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Final Action Postponed on Liquor Code Revisions

The St. Charles City Council won’t formally vote until Jan. 21 on the changes, which would require bars and restaurants to close by midnight unless they obtain a late-night permit.

Final Action Postponed on Liquor Code Revisions

A formal St. Charles City Council vote has been delayed on proposed changes to the city’s liquor code, which would require all bars to close at midnight unless they obtain a late-night permit, the Chicago Tribune reports.


Aldermen meeting as the City Council Government Operations Committee last month gave their unanimous recommendation for formal City Council approval of the revisions, St. Charles Patch reported in mid-December.


That action set the stage for a Monday night vote on the ordinance, but the Tribune reports the postponement was needed because there was an error in the wording of the revisions. The proposal cannot be brought back before the council until it has been reviewed by Mayor Raymond Rogina, who is the city’s liquor commissioner. the Tribune reports.


  • Read more details about the postponed vote in the  Tribune story.

City Council members hope the liquor code changes will rein in periodic problems in the downtown with brawling, public drunkenness, and public urination on buildings. The issue came to a head in August 2011, when then-Mayor Donald DeWitte proposed that all bars in town be forced to close earlier to curb the problems.


Downtown bar and restaurant owners galvanized after that proposal, forming the St. Charles Tavern Association to take steps at self-regulation and to set standards related to the over-serving of alcohol, which was an issue city officials raised as a cause of the problems.


The council, however, remained dissatisfied despite advances made by the association, and revisions to the liquor code became one of several issues in the spring 2012 municipal election. Rogina began to pursue those changes after winning the mayoral race. The first of those changes was the establishment of an advisory St. Charles Liquor Control Commission, whose members worked with Rogina over the summer and fall to formulate the proposal that aldermen voted on last month.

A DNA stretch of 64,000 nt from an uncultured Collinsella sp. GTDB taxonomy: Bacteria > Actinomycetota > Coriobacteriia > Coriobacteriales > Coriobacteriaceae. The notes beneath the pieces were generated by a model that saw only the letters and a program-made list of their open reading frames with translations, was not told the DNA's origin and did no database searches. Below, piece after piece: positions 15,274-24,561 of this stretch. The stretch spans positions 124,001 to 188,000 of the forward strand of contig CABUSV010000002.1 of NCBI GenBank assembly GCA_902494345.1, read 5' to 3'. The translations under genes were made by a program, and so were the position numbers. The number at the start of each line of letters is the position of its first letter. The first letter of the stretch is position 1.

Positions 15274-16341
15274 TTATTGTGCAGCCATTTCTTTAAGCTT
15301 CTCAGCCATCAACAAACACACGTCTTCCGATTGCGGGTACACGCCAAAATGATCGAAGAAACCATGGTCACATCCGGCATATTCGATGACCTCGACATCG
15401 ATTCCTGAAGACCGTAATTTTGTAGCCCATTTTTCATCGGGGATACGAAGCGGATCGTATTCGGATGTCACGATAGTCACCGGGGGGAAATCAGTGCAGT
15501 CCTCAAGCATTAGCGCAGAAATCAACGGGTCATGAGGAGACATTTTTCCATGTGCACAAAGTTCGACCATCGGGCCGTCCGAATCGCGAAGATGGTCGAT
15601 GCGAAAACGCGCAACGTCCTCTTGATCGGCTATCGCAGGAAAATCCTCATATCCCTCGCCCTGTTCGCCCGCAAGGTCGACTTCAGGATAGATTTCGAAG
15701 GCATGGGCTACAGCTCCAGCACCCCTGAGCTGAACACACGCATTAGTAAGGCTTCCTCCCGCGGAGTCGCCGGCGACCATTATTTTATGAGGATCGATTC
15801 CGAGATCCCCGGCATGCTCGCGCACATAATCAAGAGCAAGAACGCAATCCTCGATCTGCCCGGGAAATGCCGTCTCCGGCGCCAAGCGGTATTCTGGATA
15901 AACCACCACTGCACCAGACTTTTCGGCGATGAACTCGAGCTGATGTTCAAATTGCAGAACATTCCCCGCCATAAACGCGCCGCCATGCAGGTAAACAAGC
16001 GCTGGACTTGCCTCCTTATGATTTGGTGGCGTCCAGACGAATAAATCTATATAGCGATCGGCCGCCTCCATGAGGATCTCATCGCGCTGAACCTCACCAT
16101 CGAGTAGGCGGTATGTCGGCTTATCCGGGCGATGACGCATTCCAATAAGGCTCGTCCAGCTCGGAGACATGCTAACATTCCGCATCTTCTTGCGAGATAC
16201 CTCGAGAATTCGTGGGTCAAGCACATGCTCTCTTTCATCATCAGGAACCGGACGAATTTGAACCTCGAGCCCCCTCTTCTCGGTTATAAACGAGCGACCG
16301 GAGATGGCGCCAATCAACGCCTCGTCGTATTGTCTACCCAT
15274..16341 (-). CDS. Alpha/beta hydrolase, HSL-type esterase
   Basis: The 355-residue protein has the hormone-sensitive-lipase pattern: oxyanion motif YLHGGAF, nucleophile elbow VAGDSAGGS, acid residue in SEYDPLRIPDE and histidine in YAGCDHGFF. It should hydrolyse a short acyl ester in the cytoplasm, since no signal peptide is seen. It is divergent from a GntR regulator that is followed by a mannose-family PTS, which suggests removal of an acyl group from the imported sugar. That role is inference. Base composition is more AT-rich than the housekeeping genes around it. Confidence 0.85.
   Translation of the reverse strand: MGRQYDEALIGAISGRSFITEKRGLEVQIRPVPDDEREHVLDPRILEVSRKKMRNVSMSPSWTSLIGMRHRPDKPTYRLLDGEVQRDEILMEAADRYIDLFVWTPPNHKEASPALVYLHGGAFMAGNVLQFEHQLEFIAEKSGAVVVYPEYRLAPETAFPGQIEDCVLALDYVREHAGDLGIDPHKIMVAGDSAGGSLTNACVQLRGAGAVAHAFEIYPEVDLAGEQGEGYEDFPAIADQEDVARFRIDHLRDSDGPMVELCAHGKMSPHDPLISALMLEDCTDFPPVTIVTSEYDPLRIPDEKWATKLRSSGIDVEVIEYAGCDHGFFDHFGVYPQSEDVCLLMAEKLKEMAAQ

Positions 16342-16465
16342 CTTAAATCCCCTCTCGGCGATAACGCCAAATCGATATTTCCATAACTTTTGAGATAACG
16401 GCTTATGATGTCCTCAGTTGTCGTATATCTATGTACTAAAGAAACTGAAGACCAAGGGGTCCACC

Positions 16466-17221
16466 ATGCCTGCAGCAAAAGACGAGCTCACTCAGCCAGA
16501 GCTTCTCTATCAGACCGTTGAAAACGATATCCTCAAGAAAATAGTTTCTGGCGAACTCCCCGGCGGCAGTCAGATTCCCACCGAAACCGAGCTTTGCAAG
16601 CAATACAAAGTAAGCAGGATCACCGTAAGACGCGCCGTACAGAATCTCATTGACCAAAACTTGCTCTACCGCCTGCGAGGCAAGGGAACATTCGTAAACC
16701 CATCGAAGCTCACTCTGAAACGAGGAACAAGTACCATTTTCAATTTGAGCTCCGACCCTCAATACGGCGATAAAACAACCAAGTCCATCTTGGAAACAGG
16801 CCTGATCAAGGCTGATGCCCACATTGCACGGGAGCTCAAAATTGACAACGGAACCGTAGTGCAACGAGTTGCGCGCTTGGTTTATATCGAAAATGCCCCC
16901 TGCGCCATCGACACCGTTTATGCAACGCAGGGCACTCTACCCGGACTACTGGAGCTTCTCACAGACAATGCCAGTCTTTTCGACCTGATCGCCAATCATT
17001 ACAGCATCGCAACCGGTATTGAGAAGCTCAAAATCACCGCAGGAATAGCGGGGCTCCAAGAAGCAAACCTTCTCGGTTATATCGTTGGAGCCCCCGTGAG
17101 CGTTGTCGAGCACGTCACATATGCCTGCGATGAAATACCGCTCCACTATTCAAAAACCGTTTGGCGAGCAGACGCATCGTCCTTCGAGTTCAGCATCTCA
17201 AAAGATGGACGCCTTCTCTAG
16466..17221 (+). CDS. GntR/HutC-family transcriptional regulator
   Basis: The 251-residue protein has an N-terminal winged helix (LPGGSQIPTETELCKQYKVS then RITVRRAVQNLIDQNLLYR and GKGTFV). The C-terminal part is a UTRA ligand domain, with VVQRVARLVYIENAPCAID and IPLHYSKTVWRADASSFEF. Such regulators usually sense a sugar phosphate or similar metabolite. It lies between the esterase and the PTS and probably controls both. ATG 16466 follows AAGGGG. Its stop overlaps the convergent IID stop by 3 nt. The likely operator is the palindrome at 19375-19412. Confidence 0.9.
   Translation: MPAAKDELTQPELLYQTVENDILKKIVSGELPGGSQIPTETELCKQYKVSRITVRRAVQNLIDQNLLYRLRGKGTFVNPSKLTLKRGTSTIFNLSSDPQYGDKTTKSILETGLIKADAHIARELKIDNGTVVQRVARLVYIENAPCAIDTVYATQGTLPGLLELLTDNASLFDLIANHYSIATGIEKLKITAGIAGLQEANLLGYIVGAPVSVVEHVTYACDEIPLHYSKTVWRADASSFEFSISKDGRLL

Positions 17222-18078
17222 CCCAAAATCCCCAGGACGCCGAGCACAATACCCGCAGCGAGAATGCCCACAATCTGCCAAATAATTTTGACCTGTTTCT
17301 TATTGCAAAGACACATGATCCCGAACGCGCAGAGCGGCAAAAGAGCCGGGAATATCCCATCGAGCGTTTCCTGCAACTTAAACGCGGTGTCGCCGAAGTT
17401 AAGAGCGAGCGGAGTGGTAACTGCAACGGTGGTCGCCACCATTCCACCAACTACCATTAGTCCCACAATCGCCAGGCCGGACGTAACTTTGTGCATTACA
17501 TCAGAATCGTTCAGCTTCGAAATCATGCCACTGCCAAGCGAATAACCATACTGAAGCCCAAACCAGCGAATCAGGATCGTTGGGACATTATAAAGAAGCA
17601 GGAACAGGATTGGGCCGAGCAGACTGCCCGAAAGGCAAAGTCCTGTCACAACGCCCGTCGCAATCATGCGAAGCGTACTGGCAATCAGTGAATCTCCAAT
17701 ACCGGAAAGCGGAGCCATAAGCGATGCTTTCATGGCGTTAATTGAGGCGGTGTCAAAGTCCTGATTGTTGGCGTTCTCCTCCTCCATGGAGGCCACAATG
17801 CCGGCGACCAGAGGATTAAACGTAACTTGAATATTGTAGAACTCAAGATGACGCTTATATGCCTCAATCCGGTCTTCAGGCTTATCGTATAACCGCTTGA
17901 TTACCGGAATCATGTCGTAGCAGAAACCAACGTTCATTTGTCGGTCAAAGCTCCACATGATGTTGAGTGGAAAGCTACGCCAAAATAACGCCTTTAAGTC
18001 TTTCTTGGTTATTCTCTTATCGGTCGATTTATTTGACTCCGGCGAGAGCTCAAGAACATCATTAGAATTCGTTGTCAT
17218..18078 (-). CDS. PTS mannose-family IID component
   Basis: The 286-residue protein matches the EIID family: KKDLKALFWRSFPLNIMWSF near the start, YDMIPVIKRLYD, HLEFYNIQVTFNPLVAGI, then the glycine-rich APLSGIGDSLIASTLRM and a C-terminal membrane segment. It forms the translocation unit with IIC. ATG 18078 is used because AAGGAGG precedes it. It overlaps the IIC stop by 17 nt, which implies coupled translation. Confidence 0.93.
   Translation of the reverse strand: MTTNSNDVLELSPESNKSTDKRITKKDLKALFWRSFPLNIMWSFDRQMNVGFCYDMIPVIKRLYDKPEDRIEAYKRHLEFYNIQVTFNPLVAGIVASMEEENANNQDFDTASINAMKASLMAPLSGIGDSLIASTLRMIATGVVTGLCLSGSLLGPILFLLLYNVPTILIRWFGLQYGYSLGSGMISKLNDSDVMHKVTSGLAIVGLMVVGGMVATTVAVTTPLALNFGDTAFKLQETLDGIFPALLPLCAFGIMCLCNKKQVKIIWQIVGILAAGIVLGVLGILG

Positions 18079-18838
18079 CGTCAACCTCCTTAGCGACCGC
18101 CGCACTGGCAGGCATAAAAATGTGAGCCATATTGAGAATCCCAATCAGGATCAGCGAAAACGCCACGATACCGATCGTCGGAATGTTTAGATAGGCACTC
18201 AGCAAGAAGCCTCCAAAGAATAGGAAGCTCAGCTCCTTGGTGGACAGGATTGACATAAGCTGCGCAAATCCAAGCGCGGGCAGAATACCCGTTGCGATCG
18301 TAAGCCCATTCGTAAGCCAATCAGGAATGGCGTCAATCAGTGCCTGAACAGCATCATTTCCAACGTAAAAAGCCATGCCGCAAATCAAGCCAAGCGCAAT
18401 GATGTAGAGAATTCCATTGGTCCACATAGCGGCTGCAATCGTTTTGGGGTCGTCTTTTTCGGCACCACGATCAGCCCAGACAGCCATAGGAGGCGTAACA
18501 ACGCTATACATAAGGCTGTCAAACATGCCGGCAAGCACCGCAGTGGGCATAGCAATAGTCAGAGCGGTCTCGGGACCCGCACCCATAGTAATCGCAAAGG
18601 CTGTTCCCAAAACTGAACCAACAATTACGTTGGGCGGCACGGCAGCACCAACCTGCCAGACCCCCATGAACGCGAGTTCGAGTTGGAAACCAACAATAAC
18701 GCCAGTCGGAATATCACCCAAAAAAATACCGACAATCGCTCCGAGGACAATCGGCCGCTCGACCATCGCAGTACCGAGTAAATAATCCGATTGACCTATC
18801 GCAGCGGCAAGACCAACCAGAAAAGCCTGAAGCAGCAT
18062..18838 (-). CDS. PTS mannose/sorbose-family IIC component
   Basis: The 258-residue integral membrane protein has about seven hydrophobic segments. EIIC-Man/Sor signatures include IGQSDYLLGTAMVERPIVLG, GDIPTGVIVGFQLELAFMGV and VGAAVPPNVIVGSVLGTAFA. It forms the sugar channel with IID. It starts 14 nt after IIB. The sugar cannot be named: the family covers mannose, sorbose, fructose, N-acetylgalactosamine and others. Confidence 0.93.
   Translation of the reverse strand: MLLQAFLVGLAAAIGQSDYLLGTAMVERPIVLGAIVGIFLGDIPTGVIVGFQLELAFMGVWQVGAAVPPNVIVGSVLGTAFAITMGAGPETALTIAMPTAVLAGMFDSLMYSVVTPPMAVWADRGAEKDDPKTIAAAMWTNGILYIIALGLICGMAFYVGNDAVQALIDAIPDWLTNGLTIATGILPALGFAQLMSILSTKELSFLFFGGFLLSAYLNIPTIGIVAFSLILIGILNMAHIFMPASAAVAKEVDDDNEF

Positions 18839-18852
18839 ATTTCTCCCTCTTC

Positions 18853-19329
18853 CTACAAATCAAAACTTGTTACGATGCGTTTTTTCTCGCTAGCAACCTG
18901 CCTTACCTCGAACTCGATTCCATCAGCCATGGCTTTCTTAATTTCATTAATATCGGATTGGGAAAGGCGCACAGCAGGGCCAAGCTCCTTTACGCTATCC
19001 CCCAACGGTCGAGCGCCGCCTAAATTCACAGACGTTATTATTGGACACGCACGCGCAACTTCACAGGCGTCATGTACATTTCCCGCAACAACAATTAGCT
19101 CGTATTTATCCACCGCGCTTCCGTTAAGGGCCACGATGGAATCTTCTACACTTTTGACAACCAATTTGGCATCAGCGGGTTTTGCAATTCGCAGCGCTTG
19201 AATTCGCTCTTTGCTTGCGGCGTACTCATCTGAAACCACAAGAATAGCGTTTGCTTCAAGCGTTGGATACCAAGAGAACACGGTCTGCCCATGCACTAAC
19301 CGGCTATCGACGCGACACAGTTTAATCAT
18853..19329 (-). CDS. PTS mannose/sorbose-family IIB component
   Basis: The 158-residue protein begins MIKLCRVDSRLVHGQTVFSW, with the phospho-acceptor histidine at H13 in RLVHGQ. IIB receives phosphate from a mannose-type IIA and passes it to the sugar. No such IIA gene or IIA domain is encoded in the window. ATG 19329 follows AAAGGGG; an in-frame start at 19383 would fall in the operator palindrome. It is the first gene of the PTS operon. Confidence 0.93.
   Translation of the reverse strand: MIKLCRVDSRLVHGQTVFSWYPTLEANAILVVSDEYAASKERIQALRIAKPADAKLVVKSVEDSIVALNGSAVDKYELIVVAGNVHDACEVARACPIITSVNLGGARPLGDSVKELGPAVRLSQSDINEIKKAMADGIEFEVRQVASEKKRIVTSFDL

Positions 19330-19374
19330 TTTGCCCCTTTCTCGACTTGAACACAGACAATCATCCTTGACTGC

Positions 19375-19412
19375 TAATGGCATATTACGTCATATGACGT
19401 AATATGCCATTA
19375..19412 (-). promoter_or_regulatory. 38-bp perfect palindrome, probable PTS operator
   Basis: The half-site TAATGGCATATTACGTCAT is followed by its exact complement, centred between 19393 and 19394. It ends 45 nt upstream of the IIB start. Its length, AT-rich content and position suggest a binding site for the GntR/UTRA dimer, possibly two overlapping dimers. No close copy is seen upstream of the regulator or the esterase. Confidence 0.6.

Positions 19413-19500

During the series of meetings to discuss the revisions, members of the St. Charles Tavern Association remained silent on the issue.


Generally, the changes would require Class B and C license holders to close at midnight, except on New Year’s Eve/Day, unless they have obtained a late-night permit to stay open until 1 a.m. or until 2 a.m. The ordinance would allow bars and restaurants to serve alcohol until 2 a.m. on New Year’s Day.


The proposal would decrease the liquor license renewal fees for Class  B1, B2, B3, C1, C2 and C3 licenses, which would have a midnight closing time. A 1 a.m. permit would cost owners an additional $800 a year, while the 2 a.m. permit would cost $2,300 annually.


The combined cost of a liquor license and late-night permit would be significantly higher than the 2013 cost of renewing a liquor license, which allows a 2 a.m. closing time.


Mayor Rogina said in December that the net effect of the revisions is that a bar owner could renew his liquor license and get a 1 a.m. permit in 2014 and save $600 from the amount paid in 2013. But based on the fee, a 2 a.m. permit would cost the same bar owner $900 more than in 2013.


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